Have a look on the Internet for. Some in your geographical area.

Ask to see their prospectus and inspection reports
I think this is a sensible step to take.

in terms of 'what choice' if the LA is funding, I would say the first step is to simply ask the homes outright as you ring round whether they take LA-funded residents, some do, some don't. My MIL's second home didn't, it was private only, but the current one does, though she is (for the moment!) still burning her way through the price she got for selling her flat.

I think you mentioned earlier that you were considering whether it would be better for him to move back towards the area of his family/children? If that is still under consideration, add the potential homes in that area as well.

Visiting the homes I would say is essential -you get a pretty good 'look and feel' just by walking around. remember, outer 'shabbiness' is not nearly as bad as 'poor staff attitude', and, also, sad though it is to say, as he worsens, his dementia will mean he takes very little notice of his physical surroundings. My MIL is in a perfectly nice room but she is oblivious to it- does not recognise her bric-a-brac and ornaments, or even the family photos. She just sits in her chair and sleeps....

It's the staff that really make or break a home - and meeting the care manager directly will give you a pretty good indication of whether they run a 'good ship' or not.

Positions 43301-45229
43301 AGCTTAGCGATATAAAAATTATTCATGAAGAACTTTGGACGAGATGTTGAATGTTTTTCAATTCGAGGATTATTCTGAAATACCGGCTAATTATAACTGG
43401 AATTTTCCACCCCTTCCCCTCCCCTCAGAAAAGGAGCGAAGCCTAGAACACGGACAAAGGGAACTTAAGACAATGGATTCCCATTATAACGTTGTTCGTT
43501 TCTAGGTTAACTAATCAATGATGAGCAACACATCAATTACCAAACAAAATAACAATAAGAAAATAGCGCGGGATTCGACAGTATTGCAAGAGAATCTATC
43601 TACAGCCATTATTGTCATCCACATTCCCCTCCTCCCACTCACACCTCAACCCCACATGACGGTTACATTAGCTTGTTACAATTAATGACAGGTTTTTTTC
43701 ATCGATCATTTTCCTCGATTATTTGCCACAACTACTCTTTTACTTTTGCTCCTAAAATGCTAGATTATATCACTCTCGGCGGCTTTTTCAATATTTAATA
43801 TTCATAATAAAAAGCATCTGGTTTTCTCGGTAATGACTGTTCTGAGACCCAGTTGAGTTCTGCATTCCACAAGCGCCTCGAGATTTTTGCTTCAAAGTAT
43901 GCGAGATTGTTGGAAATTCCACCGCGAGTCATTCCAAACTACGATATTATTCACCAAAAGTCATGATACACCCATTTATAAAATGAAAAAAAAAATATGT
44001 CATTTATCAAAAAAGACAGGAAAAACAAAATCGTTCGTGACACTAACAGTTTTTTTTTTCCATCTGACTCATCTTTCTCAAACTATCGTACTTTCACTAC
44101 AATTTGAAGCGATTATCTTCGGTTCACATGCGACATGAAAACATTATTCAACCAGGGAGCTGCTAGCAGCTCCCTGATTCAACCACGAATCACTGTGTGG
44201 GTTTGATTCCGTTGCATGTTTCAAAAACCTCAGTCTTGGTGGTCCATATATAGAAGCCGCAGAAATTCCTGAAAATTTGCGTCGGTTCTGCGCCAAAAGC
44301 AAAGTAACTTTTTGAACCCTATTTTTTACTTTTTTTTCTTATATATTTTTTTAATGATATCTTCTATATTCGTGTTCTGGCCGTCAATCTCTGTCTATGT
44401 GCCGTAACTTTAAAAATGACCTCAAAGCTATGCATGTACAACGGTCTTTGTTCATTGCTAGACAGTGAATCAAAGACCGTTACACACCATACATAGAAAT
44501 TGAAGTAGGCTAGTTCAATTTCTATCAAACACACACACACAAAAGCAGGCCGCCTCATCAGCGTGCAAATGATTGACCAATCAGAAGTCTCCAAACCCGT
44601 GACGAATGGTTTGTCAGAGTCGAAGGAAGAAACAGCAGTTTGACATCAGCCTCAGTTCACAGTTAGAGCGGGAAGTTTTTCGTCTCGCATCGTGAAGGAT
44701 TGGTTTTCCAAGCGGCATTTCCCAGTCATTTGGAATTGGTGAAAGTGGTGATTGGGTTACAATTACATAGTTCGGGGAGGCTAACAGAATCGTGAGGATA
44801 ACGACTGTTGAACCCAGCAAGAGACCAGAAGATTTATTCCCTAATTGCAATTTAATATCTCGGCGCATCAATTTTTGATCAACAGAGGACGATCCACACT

An entertainments programme is certainly good, but, again, as time passes, it will be of less and less relevance - my MIL really just stays in her room now, joins in with none of the activities. It comes to all of them alas. before that stage though, she joined in everything except the sing-alongs!! (she hates singing...)

Remmber that although you think it's a bit 'early' that good homes can have long waiting lists, so getting them into the queue before they really need it can be sensible.

Wishing you all the best at a difficult time. What are his family saying about his care for the future? Any feedback from them yet?
We must have visited thirty homes over many months in the Southport and Sefton area, extending into Everton and parts of Liverpool.

One auntie was adamant and determined not to go into one
I HAD to find one for mum, when going back to her own home was no longer possible. Always remember you know your mum better than anyone else.
My mum had OCD as far as cleanliness was concerned, so that was really important.